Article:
‘the dark irony and cruelty of hegemony is that teachers take pride in acting on the very assumptions that work to enslave them’
Graded observations must go. I’ve argued before that they are this year’s brain gym; I’ve shown the damaging impact on teachers in around 50 anecdotes; and I set out several alternative solutions other than grading. Now I want to compare some observation rubrics that schools use.
Matt O Leary asked me a while back to review his book Classroom Observation. Here is his argument:
The high-stakes nature of performance management-driven observation for monitoring and measuring militates against professional development; school leaders must challenge the hegemony of graded observations and redesign observation as a tool for reciprocal learning, decoupled from summative high-stakes grading.
‘Good teaching is a contested area and cannot be easily defined … any search for a simple model of good teaching is ultimately doomed to failure.’
‘There’s a mismatch between teachers’ work and the means used to evaluate it – managerial models fail to capture the complexity – they fail because they are flawed.’
‘Some of the key qualities of the good teacher are often not observable – humour, compassion, enthusiasm, determination…’
‘Why do we insist on grading teachers against this arbitrary Ofsted 4-point scale?’
‘There is no published research which shows that meaningful grading is possible.’
‘Other professions such as medicine and law are not subjected to this arbitrary system of measurement. Why can’t the same apply to teachers?’
‘The failure of the teaching profession to reach any agreed consensus on what constituted best practice meant that it was at the mercy of whichever political wind was blowing.’
While I completely agree with Matt O Leary’s diagnosis, I’m uneasy with this prescription:
The jargon of ‘maximising potential’ ’hypothesis-building’ ‘inclusivity’ and ‘resilience’ makes me feel uneasy. And here lies the rub: any selective list of what makes good teaching will never be agreed upon.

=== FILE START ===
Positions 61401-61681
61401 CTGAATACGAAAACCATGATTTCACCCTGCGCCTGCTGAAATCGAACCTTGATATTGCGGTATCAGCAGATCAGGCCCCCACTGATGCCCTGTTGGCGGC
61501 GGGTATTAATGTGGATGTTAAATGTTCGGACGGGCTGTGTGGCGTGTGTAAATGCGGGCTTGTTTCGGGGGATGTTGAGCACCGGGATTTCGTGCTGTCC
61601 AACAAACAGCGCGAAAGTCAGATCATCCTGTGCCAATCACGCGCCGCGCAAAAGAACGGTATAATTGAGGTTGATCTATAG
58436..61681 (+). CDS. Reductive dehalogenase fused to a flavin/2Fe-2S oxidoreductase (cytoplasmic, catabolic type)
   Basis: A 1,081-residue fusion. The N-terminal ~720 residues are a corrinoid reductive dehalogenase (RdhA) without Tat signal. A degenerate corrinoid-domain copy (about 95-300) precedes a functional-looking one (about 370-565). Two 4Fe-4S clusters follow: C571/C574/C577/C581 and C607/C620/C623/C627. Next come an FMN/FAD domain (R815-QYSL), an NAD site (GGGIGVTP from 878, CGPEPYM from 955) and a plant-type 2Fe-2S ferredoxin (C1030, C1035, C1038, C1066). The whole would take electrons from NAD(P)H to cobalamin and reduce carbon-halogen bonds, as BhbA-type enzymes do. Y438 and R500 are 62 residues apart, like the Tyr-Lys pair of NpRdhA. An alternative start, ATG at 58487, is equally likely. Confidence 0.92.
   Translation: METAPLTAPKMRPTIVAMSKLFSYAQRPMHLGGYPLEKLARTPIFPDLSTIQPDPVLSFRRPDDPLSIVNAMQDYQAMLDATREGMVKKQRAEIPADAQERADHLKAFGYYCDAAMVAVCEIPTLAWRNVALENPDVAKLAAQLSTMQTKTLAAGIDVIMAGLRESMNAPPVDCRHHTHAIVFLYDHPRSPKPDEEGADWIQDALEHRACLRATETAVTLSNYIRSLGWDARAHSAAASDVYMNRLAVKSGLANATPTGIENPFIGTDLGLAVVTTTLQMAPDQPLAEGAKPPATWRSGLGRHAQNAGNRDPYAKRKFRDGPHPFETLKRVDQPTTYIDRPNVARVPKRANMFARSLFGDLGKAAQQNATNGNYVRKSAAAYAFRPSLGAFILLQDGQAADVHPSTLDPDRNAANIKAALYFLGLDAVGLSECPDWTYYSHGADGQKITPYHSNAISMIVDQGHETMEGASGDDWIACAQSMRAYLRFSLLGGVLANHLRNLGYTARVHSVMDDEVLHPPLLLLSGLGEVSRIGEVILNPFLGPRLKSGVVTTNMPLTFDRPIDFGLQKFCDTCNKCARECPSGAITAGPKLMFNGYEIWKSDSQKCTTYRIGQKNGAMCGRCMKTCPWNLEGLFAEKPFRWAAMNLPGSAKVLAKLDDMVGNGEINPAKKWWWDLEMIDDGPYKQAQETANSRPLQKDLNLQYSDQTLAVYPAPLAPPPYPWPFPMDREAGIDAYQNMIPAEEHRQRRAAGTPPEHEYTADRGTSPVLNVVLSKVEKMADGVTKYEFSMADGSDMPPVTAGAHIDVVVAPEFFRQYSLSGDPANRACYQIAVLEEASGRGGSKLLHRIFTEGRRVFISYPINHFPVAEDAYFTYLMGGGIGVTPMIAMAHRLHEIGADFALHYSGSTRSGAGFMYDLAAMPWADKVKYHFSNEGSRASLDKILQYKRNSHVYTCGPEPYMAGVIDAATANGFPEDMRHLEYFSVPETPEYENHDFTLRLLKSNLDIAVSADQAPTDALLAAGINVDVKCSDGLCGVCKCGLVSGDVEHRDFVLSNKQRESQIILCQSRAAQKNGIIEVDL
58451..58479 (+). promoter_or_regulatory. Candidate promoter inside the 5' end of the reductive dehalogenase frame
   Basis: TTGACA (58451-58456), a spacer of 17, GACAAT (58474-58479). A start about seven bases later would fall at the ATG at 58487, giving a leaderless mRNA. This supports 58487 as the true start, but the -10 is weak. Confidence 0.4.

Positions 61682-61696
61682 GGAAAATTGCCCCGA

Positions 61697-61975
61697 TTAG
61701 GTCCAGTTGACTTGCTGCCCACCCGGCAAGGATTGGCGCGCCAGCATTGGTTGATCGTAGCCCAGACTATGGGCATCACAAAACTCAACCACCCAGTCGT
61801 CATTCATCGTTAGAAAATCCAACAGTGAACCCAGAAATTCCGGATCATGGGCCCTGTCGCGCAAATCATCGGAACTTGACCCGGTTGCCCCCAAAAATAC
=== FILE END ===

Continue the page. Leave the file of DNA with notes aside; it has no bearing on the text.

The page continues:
Let’s look at some examples. One school uses these observation criteria:
It seems suspiciously designed to fit the acronym BRAD PIT.
Another school uses this apparatus:
What these two and many other observation rubrics have in common is the 1-4 numerical grading judgements. But how are the criteria decided on? The first neglects subject knowledge; the second is more exhaustive but demands an extraordinary 20 numerical judgements per lesson observation.
As an experiment, school leaders were asked to write down what they thought was necessary to be a good teacher:
Such lists are endless; combining and prioritising them into a selective list of 10 or 20 is intractable and interminable. Itemising and quantifying things like tenacity, creativity and idiosyncrasies (undoubtedly important parts of being a teacher) is a fool’s errand.
The problem is, we are asking the wrong question. Debates over ‘what makes a good teacher?’ and ‘what makes an outstanding teacher?’ or even ‘what makes good teaching?’ are circular. There are as many possible answers as there are teachers in the world.
Instead, we should be asking: how can observations most help improve our teaching? Not by grading or quantifying or judging. Observations most improve teaching when they are disconnected from performance management, appraisal and pay, and only formative. Observations most help when they are low-stakes, frequent and give one clear, prioritised, next-step piece of feedback. As Paul Bambrick Santayo argues:
‘By receiving weekly observations and feedback, a teacher develops as much in one year as most teachers do in twenty.’
He proposes this rubric:
One colleague I trust says he can’t find any way to improve on this. I think it’s missing two vital components: planning and assessment. So here is the rubric I propose:
The vital difference is not the criteria. The vital difference is that it is only used formatively. Numerical judgement must not take place at all if teachers are to get the best out of observations for their professional development. Beyond that, the criteria are only used as guidance, a tool for focusing rather than judging.
In a world without graded observations, these two ideas might have an impact on CPD:
Video allows teachers to reflect on their teaching and analyse their pupils’ behaviour, concentration and effort beyond their lessons. Matt O Leary makes the case for them in his book, and says that in the best schools, teachers ask for their worst classes to be observed. Why? Because of the culture of trust and learning.